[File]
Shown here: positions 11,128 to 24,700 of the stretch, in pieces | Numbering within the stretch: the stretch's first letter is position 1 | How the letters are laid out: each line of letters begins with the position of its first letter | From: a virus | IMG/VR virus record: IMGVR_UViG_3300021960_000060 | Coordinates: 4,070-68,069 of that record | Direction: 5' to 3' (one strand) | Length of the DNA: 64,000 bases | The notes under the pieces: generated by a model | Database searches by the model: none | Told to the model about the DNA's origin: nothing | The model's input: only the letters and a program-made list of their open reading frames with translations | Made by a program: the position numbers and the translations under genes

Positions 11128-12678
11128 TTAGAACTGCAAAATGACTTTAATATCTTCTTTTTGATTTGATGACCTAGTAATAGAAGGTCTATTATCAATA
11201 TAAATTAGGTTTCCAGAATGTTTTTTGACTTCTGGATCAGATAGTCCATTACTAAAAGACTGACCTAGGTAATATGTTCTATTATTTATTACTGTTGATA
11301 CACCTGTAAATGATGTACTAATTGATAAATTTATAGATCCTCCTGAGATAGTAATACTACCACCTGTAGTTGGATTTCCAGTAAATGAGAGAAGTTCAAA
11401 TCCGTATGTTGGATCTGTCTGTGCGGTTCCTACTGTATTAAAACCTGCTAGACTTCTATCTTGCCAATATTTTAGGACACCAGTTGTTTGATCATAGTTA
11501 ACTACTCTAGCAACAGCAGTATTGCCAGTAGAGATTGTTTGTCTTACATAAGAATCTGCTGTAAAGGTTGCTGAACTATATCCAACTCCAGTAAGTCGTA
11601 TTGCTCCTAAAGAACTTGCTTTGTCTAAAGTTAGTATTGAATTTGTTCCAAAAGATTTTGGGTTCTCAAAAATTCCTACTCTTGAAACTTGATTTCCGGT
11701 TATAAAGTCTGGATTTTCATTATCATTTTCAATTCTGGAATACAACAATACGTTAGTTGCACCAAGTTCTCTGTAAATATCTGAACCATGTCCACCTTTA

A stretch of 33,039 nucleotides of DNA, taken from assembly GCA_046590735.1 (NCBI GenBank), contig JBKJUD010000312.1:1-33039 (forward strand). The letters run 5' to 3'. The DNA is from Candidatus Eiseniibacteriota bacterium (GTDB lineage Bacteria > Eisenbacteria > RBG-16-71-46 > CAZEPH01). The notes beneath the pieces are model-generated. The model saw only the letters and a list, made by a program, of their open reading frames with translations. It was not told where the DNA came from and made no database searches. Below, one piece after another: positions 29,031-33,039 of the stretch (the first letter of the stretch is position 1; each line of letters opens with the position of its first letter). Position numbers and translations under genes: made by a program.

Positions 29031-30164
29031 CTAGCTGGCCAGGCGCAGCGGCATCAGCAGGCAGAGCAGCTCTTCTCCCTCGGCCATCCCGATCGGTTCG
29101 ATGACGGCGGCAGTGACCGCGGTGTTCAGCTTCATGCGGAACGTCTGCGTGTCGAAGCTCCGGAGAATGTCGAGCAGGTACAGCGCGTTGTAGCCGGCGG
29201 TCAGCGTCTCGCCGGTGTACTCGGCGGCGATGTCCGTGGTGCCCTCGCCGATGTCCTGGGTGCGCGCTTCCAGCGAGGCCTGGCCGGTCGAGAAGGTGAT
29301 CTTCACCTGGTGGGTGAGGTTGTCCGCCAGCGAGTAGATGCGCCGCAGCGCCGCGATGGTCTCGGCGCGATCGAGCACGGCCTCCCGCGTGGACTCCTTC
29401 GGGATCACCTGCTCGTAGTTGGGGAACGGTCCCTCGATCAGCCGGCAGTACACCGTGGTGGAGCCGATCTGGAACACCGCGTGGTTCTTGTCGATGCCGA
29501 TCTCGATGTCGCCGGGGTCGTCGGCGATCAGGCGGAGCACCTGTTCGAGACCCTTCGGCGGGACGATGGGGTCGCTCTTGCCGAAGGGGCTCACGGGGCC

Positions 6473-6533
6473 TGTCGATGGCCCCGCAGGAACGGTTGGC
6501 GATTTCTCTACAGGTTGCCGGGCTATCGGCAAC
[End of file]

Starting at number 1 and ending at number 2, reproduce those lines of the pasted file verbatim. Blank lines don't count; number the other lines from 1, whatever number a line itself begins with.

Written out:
Shown here: positions 11,128 to 24,700 of the stretch, in pieces | Numbering within the stretch: the stretch's first letter is position 1 | How the letters are laid out: each line of letters begins with the position of its first letter | From: a virus | IMG/VR virus record: IMGVR_UViG_3300021960_000060 | Coordinates: 4,070-68,069 of that record | Direction: 5' to 3' (one strand) | Length of the DNA: 64,000 bases | The notes under the pieces: generated by a model | Database searches by the model: none | Told to the model about the DNA's origin: nothing | The model's input: only the letters and a program-made list of their open reading frames with translations | Made by a program: the position numbers and the translations under genes

Positions 11128-12678